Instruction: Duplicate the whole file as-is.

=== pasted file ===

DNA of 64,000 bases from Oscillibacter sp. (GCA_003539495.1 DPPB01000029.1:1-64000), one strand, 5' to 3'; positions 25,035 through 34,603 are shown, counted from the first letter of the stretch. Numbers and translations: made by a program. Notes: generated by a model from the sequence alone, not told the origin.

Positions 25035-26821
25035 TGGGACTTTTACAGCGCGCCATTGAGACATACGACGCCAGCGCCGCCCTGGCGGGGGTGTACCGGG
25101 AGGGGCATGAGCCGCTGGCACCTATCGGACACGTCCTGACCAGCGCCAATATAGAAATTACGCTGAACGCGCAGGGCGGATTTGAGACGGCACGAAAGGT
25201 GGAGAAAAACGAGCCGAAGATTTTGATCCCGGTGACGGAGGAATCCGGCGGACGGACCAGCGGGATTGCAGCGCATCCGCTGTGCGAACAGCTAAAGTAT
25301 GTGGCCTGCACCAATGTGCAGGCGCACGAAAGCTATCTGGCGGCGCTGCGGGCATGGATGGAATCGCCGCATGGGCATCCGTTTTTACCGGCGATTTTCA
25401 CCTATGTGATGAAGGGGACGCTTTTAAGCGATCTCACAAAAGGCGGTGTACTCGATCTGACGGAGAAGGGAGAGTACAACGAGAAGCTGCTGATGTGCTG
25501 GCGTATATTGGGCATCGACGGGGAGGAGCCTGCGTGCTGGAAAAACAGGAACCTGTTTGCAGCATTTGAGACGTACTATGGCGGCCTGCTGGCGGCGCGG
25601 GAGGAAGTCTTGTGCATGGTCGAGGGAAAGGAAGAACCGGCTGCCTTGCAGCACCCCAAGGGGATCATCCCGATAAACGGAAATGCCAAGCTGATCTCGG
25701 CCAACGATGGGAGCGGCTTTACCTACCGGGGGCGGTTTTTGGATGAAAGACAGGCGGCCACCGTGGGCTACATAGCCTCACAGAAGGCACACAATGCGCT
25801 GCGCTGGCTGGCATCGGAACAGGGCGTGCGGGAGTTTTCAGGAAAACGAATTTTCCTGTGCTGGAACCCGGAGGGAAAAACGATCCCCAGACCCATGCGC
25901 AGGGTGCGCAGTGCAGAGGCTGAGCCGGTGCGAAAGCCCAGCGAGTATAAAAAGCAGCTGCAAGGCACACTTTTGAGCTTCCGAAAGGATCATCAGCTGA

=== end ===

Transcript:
DNA of 64,000 bases from Oscillibacter sp. (GCA_003539495.1 DPPB01000029.1:1-64000), one strand, 5' to 3'; positions 25,035 through 34,603 are shown, counted from the first letter of the stretch. Numbers and translations: made by a program. Notes: generated by a model from the sequence alone, not told the origin.

Positions 25035-26821
25035 TGGGACTTTTACAGCGCGCCATTGAGACATACGACGCCAGCGCCGCCCTGGCGGGGGTGTACCGGG
25101 AGGGGCATGAGCCGCTGGCACCTATCGGACACGTCCTGACCAGCGCCAATATAGAAATTACGCTGAACGCGCAGGGCGGATTTGAGACGGCACGAAAGGT
25201 GGAGAAAAACGAGCCGAAGATTTTGATCCCGGTGACGGAGGAATCCGGCGGACGGACCAGCGGGATTGCAGCGCATCCGCTGTGCGAACAGCTAAAGTAT
25301 GTGGCCTGCACCAATGTGCAGGCGCACGAAAGCTATCTGGCGGCGCTGCGGGCATGGATGGAATCGCCGCATGGGCATCCGTTTTTACCGGCGATTTTCA
25401 CCTATGTGATGAAGGGGACGCTTTTAAGCGATCTCACAAAAGGCGGTGTACTCGATCTGACGGAGAAGGGAGAGTACAACGAGAAGCTGCTGATGTGCTG
25501 GCGTATATTGGGCATCGACGGGGAGGAGCCTGCGTGCTGGAAAAACAGGAACCTGTTTGCAGCATTTGAGACGTACTATGGCGGCCTGCTGGCGGCGCGG
25601 GAGGAAGTCTTGTGCATGGTCGAGGGAAAGGAAGAACCGGCTGCCTTGCAGCACCCCAAGGGGATCATCCCGATAAACGGAAATGCCAAGCTGATCTCGG
25701 CCAACGATGGGAGCGGCTTTACCTACCGGGGGCGGTTTTTGGATGAAAGACAGGCGGCCACCGTGGGCTACATAGCCTCACAGAAGGCACACAATGCGCT
25801 GCGCTGGCTGGCATCGGAACAGGGCGTGCGGGAGTTTTCAGGAAAACGAATTTTCCTGTGCTGGAACCCGGAGGGAAAAACGATCCCCAGACCCATGCGC
25901 AGGGTGCGCAGTGCAGAGGCTGAGCCGGTGCGAAAGCCCAGCGAGTATAAAAAGCAGCTGCAAGGCACACTTTTGAGCTTCCGAAAGGATCATCAGCTGA